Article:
operator training

operator training

[′äp·ə‚rād·ər ‚trān·iŋ]
(industrial engineering)
The process used to prepare the employee to make his expected contribution to his employer, usually involving the teaching of specialized skills.
McGraw-Hill Dictionary of Scientific & Technical Terms, 6E, Copyright © 2003 by The McGraw-Hill Companies, Inc.

Operator training

The specialized education of an organization's employees in the general knowledge and specific skills required to do their jobs effectively. Important to the continued soundness of an enterprise, it is considered an essential function. As science advances and technology becomes more complex, competent and continuous training increases in importance.

The objective of the training is to enable the operator to perform the job in a manner that is satisfactory to the employer and satisfying to the employee. It should contribute to increased output, productivity, quality, pride in quality, and morale and to decreased errors, customer complaints, rejects, rework, waste, accidents, injuries, equipment downtime, unit costs, frustration, absenteeism, and labor turnover.

An operator has been defined in the past as one who controls a machine or process but, with the advent of automated machines and processes, actual control has become less important. In the modern production environment, operators' tasks involve, in addition to controlling the machinery, monitoring the machine so that it performs its functions correctly; diagnosing any faults that may occur; understanding and predicting when problems can occur; and troubleshooting the machinery once a problem occurs. An operator can also be involved in programming the machine so it operates properly. The training should emphasize these cognitive aspects of performing the task. See Automation

Operator training can be performed on several kinds of devices—actual equipment, simulators, mock-ups—and through written instructions. Ideally, operators are trained on the actual equipment; but since this is not always possible, other devices must be considered. Simulators, usually computer-controlled, offer a cost-effective alternative to training operators on the actual equipment. Mock-ups are inexpensive, but can only be used to train the worker in some aspects of the task.

Written instructions can include manuals, books, or pamphlets. These are inexpensive to reproduce. Training effectiveness is limited, however, especially when learning to control or monitor a machine. Troubleshooting procedures can be communicated through effective written instructions.

McGraw-Hill Concise Encyclopedia of Engineering. © 2002 by The McGraw-Hill Companies, Inc.
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It is up for Operator Training, Large Bus Operator, Best Use of Technology and Environment awards.
Technology obviously has been enhanced in the last several years, but there are no substitutes for actual hands-on operator training. Technology has improved conditions and enhanced safety, but it's just a part of a comprehensive safety program.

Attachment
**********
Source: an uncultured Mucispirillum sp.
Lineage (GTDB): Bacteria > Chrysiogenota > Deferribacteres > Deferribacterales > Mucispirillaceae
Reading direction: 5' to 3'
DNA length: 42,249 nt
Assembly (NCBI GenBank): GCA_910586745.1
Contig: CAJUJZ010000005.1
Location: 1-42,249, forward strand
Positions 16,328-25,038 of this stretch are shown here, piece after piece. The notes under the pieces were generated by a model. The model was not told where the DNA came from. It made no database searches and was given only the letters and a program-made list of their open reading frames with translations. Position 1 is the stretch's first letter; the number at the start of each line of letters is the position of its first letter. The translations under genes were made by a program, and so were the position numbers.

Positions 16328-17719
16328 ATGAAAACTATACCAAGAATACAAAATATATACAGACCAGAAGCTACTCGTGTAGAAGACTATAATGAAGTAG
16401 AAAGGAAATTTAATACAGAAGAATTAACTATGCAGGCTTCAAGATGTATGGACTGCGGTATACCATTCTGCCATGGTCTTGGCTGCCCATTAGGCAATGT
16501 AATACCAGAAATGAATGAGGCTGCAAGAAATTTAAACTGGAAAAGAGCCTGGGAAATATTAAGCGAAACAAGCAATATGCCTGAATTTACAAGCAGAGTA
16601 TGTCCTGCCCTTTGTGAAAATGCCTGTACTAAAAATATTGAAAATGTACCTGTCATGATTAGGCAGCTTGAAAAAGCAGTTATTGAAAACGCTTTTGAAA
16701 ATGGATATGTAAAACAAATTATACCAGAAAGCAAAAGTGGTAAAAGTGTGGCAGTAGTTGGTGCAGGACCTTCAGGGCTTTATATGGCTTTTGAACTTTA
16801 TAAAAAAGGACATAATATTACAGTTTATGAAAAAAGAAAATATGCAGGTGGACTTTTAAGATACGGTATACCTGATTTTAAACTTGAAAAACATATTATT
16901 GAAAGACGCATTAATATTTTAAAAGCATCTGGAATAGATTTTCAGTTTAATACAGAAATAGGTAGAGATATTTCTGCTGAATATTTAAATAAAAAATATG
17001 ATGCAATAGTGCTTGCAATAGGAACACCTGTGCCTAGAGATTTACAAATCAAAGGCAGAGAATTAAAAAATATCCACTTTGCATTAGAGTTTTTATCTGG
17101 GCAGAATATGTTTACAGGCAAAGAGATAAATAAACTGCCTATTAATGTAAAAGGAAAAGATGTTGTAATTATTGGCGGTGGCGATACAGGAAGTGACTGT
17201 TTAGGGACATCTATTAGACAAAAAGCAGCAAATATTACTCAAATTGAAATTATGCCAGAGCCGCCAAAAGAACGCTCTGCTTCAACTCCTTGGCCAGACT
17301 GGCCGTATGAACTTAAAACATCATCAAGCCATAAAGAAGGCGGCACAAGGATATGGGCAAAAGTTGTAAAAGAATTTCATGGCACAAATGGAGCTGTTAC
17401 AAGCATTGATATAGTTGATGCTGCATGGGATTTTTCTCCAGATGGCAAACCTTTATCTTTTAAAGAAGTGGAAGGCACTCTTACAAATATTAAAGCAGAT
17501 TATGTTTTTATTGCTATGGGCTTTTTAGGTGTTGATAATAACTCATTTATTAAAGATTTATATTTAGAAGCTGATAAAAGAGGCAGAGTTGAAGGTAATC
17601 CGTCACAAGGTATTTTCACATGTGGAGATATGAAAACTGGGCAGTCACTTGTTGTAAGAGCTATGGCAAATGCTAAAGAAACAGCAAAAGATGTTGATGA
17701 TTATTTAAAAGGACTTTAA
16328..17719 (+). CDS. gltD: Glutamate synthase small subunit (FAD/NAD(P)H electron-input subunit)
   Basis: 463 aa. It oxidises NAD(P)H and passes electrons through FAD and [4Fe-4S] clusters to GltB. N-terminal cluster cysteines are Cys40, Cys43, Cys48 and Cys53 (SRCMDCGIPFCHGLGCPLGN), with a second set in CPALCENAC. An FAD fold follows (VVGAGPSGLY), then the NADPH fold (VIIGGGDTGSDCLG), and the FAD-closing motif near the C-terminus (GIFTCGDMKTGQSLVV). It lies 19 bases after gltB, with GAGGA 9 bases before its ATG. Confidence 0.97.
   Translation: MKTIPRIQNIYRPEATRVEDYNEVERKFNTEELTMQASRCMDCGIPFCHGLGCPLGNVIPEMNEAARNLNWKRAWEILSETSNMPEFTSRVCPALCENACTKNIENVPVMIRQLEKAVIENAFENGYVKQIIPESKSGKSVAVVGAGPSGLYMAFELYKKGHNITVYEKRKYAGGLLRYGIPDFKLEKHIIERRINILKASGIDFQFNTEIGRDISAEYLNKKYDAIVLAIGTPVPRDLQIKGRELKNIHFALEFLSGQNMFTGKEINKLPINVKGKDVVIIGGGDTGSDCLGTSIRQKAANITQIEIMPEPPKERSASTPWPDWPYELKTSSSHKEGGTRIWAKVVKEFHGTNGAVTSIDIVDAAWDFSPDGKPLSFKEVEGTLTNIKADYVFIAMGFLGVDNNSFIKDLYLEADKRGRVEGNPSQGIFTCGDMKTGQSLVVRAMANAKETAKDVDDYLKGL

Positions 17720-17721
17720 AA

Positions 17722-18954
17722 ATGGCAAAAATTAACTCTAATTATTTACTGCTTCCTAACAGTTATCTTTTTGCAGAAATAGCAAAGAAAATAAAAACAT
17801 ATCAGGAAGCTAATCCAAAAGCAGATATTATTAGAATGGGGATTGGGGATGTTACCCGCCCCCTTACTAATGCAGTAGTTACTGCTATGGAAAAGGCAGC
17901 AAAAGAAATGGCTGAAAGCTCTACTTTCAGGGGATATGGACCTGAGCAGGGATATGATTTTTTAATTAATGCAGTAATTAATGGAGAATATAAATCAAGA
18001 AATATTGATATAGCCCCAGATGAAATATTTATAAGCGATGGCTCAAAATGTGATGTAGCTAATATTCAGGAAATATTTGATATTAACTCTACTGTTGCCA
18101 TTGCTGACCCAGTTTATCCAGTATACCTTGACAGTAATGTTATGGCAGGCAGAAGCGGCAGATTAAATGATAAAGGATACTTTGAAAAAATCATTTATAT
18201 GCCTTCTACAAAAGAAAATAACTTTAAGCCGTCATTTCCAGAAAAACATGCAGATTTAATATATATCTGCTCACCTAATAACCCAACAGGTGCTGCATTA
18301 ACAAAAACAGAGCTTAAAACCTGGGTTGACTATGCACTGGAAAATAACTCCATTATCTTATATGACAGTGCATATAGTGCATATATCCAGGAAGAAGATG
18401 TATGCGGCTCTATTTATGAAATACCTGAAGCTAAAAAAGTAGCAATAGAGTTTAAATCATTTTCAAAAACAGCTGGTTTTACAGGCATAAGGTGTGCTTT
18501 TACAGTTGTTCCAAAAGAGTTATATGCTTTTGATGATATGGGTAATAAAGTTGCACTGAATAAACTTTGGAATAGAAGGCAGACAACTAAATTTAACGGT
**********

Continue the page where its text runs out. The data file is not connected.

KARACHI -- Federal Secretary Textile Division, Syed Iftikhar Hussain Babar launched the 3rd phase of Stitching Machine Operator Training Program at PHMA's Institute of Knitwear Technology Karachi (PHMA-IKTK) which was a sequel to Textile Ministry's initiative taken in June 2006 under EDF funding being managed by Textile Skill Development Board (TSDB) to provide value added textile industry skilled workforce.
designed and produced instruction manuals for mobile, conventional, and overhead crane operation, further establishing their position as a respected operator training company.
(NASDAQ: AZPN) has acquired rights to Operator Training Simulator framework software from Spain-based Inprocess Technology and Consulting Group, the company said.
As he progresses, he will gain a full overview of the business and work his way through driver and operator training in a wide range of vehicles, from forklift trucks to Class 1 HGVs.
With production on the rise and the continued struggle to attract skilled labor, operator training has never been more critical to making sure we're not just working harder, we're working smarter.
NACCO Materials Handling Group (NMHG) participated in a series of events related to the second annual National Forklift Safety Day, sponsored by the Industrial Truck Association and serving as a focal point for manufacturers to highlight proper equipment use and importance of operator training. In addition, the event provides an opportunity for the industry to educate customers, policymakers and government officials on forklift operating safety practices to encourage safer behavior.
Leveraging more than 30 years of experience in process simulation and operator training, Honeywell's new suite of simulation software offers an integrated, robust training experience that will help industrial facilities address a growing shortage of trained operators.
"The Immersive 3D Operator Training Simulator provides a realistic 3D virtual environment that is a very close replica of an operating plant," said Sara Ortwein, president, ExxonMobil Upstream Research Company.

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